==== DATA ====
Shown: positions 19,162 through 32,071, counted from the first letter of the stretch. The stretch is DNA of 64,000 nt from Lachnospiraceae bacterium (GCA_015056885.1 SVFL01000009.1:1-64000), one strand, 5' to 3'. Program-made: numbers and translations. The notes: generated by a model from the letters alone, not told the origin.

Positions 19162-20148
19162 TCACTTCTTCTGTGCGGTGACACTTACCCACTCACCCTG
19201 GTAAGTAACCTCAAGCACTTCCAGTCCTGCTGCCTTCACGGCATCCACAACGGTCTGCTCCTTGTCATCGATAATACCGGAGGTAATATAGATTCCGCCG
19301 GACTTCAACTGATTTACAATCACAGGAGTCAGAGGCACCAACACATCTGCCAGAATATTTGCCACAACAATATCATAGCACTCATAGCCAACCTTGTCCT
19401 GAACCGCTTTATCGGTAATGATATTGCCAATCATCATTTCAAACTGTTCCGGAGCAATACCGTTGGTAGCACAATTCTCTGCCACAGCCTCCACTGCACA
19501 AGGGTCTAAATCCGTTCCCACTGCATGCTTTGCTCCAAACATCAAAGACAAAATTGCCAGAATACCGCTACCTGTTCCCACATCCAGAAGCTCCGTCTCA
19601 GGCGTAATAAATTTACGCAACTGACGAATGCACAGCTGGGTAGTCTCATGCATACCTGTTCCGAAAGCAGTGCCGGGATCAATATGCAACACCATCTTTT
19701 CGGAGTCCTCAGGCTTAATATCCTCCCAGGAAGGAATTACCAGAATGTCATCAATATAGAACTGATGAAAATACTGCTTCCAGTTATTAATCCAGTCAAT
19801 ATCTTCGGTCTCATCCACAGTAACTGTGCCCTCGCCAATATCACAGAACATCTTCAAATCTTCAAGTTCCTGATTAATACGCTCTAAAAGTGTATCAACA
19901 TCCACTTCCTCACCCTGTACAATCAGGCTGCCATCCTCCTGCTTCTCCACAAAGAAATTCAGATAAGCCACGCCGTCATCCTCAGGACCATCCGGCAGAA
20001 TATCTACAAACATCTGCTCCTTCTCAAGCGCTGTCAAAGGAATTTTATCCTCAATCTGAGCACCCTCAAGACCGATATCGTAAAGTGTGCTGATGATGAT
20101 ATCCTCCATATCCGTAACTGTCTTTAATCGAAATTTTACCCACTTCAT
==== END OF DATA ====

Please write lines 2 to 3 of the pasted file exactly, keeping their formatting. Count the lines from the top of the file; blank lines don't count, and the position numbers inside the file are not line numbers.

Positions 19162-20148
19162 TCACTTCTTCTGTGCGGTGACACTTACCCACTCACCCTG